14 May 2007

Raising the bar: Nane-jan in Tehran

I wrote about my maternal great-grandmother Riva Bank recently, but I shouldn't stop there. Equal time is due my husband's eldest aunt, Nane-jan.

Nane-jan was born in the 1890s to Yaqub ben Israel Dardashti and Khorshid Penhas-Kashi in the mahalleh (Jewish ghetto) in Tehran. Yaqub, a butcher, and Khorshid had six daughters and then three sons - one was my husband's father. In those days, girls were expected to stay home, help their mothers and wait to get married. Only boys went to school.

Fortunately, the Paris-based Alliance IsraƩlite Universelle opened two schools in the Jewish neighborhood. The boys' school opened first, and then the girls' school in 1902. As soon as the second school opened, the enlightened Yaqub enrolled Nane-jan and then the other girls as they came of age.

Nane-jan was the first Jewish girl to go to school in Tehran, and the community just wasn't ready for this modern idea. "Why," some in the community asked Yaqub, "was he setting such a bad example for the other families?" It was simple, he told them. With many daughters to feed and dowries to provide, the girls needed to be educated.

People stopped buying from her father and she was harassed every day on her way to school. An Armenian friend finally gave her some clothes to wear - it was acceptable for Christian girls to attend school - and she was then able to walk to school unmolested. All her sisters went to school; several became French teachers there. Her brothers attended the boys' school.

Nane-jan sold jewelry to the women in the Shah's harem. Men couldn't enter; women were the go-betweens. There was also a family connection to the harem. The beautiful daughter of Moshe, Yaqub's brother, had been kidnapped into the harem much earlier - a not-uncommon occurrence - and it is likely that Nane-jan knew the woman or her daughters, but we have no proof.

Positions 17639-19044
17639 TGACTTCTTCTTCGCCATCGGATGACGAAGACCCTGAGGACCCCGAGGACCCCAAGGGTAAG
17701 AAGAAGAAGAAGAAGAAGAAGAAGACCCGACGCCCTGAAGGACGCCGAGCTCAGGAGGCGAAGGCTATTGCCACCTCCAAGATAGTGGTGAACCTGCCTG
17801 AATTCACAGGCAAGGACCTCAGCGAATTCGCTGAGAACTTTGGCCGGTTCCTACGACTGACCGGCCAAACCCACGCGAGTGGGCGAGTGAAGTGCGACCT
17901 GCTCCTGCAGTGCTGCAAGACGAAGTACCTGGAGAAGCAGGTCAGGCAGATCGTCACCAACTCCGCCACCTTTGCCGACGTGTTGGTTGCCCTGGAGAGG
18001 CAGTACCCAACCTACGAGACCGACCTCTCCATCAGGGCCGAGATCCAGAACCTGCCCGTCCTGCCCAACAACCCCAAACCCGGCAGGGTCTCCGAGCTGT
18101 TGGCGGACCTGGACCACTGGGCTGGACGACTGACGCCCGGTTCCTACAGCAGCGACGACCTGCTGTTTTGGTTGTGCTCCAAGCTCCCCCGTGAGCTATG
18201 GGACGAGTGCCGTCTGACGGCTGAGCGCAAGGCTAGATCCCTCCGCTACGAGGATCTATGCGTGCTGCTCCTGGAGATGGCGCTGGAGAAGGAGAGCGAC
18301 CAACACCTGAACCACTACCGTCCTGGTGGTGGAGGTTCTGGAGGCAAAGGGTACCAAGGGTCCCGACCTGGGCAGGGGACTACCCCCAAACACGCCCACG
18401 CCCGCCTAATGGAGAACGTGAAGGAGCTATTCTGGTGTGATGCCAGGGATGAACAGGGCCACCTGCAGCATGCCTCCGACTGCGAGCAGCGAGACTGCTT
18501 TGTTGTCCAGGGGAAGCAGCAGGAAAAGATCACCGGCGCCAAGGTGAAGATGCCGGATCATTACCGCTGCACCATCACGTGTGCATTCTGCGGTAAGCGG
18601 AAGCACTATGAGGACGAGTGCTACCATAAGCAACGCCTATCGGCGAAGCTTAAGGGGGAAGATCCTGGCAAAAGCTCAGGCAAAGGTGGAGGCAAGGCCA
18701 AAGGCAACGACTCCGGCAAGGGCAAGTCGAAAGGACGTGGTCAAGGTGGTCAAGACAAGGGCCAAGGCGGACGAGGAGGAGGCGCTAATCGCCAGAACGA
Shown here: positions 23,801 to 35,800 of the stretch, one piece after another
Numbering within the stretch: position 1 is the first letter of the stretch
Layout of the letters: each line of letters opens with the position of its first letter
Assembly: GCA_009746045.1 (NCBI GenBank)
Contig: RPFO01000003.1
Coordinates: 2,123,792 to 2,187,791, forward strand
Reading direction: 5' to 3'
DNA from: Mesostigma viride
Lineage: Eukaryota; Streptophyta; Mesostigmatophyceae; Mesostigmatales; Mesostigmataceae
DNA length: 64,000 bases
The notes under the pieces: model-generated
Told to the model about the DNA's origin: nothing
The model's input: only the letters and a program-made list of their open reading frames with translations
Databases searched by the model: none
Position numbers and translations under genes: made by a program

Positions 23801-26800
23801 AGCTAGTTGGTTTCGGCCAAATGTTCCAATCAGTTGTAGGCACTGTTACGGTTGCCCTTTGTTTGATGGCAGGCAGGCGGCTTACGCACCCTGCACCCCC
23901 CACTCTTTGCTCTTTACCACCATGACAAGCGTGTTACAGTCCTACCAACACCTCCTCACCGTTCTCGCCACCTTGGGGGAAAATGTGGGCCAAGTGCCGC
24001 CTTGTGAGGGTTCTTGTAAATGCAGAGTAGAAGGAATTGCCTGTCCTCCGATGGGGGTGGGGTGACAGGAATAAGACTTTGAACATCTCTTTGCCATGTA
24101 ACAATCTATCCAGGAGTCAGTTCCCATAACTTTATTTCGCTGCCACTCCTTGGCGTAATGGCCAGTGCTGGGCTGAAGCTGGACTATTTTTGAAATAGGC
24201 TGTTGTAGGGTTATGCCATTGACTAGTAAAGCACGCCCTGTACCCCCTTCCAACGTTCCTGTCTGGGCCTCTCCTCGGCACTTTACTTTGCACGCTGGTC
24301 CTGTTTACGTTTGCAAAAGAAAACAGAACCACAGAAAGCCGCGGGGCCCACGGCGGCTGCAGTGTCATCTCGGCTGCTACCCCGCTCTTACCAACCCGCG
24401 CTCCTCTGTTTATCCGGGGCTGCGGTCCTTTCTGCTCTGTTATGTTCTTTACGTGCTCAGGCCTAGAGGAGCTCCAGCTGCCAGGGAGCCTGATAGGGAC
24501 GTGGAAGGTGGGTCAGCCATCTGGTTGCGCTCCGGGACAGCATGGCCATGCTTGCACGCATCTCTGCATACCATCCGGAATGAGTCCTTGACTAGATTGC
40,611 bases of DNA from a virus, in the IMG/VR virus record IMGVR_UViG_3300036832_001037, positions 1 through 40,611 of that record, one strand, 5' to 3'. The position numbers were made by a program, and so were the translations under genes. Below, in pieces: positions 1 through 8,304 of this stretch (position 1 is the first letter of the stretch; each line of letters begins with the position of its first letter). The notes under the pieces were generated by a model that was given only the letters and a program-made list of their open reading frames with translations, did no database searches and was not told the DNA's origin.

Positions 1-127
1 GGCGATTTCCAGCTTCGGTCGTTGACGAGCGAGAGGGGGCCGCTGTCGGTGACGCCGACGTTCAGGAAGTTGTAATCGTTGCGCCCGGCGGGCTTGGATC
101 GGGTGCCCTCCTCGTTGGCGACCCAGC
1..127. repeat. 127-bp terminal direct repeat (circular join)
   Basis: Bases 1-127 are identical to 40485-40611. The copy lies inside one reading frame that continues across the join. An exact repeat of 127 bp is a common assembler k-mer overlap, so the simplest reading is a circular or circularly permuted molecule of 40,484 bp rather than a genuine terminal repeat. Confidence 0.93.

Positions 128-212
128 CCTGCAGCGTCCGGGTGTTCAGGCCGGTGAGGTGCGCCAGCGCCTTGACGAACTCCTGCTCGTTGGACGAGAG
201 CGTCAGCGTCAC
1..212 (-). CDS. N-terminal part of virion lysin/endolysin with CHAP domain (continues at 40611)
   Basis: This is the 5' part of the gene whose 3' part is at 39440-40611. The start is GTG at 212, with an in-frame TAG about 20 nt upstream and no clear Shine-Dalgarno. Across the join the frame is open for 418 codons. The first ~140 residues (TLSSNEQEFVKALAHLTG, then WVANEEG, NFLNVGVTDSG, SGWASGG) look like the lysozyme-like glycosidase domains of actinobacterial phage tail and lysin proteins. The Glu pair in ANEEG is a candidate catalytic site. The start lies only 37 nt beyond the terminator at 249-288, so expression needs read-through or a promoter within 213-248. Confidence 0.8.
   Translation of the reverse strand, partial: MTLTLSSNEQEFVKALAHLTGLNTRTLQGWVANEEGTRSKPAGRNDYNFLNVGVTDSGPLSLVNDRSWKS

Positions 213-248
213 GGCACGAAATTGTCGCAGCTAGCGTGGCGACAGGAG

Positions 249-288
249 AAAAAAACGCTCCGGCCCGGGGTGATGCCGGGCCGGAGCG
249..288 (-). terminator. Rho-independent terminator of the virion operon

I met Nane-jan in 1970 when we moved to Tehran. This tiny woman, already quite ancient with snow-white hair and blue eyes, was delightful. She would sit and talk to me in French - after all, the only foreigners she knew were French, so it stood to reason that all foreigners spoke French. I learned Farsi faster than French and it confused her that I never spoke French and insisted on speaking Farsi. She knew the family history, the juicy scandals and more.

Nane-jan told me about some family branches that had become Muslim long ago for various reasons (second wives who were Muslim and their children, or those who took advantage of the law allowing Muslims to take possession of their Jewish relatives' assets, and thus they converted for financial reasons).

She recalled childhood holiday celebrations where the Muslim cousins would visit her parents' home. She always exhorted me to find them, to tell them that they had aunts, uncles and cousins who remembered them and loved them.

For some reason, she thought this quest would appeal to me. She knew me better than I knew myself. Decades later, long after her death in Israel at over 100 years of age, I was able to find some of them.

How much of my genealogy interest is due to Nane-jan? I'm not sure, but I credit her with lighting the spark of imagination. I never forgot her stories and, of course, I regret I didn't ask the questions I now have - she knew all the answers.

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